Some suggestions include making advocacy visits to the offices of your elected officials, making phone calls to elected officials, attending local council meetings and advocating for sustainable policies, writing personal letters to elected officials or holding a letter writing event (letters have a real impact), and inviting elected officials to an event your congregation hosts. Note the impact the Georgia delegation’s visit had on Congressman Scott.
6. This segment demonstrates that many religions are starting to make climate change a priority. Which local congregations (perhaps of different denominational or religious affiliation) could you partner with to enhance your efforts?
You may want to do some research into what other local congregations are already doing on the issue of climate change/sustainability. Call Faith in Place to find out what’s already going on in your community.
IV. GENERAL DISCUSSION & NEXT STEPS (20 minutes)
As a way of transitioning to more general discussion, the following questions ask participants what themes jump out to them when they consider both segments.
7. In “Food for Faith” Shireen cites some of Islam’s imperatives to care for the earth. What do(es) your faith tradition(s) say about Creation care?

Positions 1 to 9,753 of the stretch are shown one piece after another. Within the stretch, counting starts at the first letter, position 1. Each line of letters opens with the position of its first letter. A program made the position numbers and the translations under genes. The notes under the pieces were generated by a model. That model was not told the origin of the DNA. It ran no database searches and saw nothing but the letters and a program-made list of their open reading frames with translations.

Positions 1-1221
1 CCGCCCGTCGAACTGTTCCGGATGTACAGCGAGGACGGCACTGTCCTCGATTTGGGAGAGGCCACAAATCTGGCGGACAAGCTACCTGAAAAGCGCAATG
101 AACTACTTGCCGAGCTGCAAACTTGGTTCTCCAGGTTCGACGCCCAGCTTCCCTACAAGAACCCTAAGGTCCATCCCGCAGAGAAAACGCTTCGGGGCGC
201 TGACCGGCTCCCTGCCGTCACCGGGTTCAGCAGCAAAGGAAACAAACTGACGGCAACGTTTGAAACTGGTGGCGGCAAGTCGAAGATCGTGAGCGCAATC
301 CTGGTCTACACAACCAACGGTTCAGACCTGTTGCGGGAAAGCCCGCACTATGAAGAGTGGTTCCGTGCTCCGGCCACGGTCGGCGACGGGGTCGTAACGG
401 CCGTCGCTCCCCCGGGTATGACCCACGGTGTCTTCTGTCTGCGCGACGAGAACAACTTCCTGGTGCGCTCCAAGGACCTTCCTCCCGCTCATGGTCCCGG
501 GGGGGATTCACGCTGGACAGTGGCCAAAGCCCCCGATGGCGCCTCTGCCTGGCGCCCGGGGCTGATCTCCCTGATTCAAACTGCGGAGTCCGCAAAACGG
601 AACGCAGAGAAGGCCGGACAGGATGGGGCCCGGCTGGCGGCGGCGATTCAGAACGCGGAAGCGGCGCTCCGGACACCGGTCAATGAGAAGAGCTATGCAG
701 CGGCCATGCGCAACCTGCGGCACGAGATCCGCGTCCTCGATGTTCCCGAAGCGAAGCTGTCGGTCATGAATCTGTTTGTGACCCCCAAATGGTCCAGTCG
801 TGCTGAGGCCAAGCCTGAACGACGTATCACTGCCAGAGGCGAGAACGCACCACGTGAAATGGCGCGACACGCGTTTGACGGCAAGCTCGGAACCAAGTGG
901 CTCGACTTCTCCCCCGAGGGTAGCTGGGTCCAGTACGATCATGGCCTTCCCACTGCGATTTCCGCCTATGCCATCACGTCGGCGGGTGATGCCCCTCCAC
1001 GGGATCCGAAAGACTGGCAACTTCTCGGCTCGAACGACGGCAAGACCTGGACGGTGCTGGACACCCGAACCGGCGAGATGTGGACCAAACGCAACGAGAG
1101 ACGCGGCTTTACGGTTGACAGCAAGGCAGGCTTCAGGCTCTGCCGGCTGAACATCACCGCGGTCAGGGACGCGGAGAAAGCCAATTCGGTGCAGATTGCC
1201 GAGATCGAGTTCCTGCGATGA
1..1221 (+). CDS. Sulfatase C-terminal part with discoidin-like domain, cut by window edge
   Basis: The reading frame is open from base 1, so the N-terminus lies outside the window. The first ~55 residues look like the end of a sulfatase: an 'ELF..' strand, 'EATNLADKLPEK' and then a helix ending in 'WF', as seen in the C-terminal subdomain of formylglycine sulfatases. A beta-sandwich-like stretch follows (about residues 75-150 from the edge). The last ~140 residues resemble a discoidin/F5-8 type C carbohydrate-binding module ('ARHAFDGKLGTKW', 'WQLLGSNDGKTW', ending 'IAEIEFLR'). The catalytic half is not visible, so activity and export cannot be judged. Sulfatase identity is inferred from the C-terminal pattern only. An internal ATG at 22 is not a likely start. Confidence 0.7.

*Before you facilitate the discussion, look up what your particular faith tradition/denomination says about these issues. For quick results, visit http://environment.harvard.edu/religion/religion/index.html. Encourage people to reflect on how their faith/spirituality might support them in advocating for environmental justice.
8. Both segments discuss the critical need to practice our faith by putting it into action. What are some ways that you can honor Creation as an individual? As a congregation?
This question is designed to help stimulate conversation about how to move forward as individuals and as a congregation. You may want to take notes for this part. Some ideas include: doing what one can to conserve energy and reduce waste through reusing containers, biking and walking more (i.e. driving less), recycling, composting, carpooling, using more efficient light bulbs (CFLs) and appliances. Encourage participants to make one commitment to living more sustainably. Similar options exist at the congregational level, an area in which Faith in Place has expertise.
9. In what ways would this group like to join the religious-environmental movement? What are the next steps for making this happen?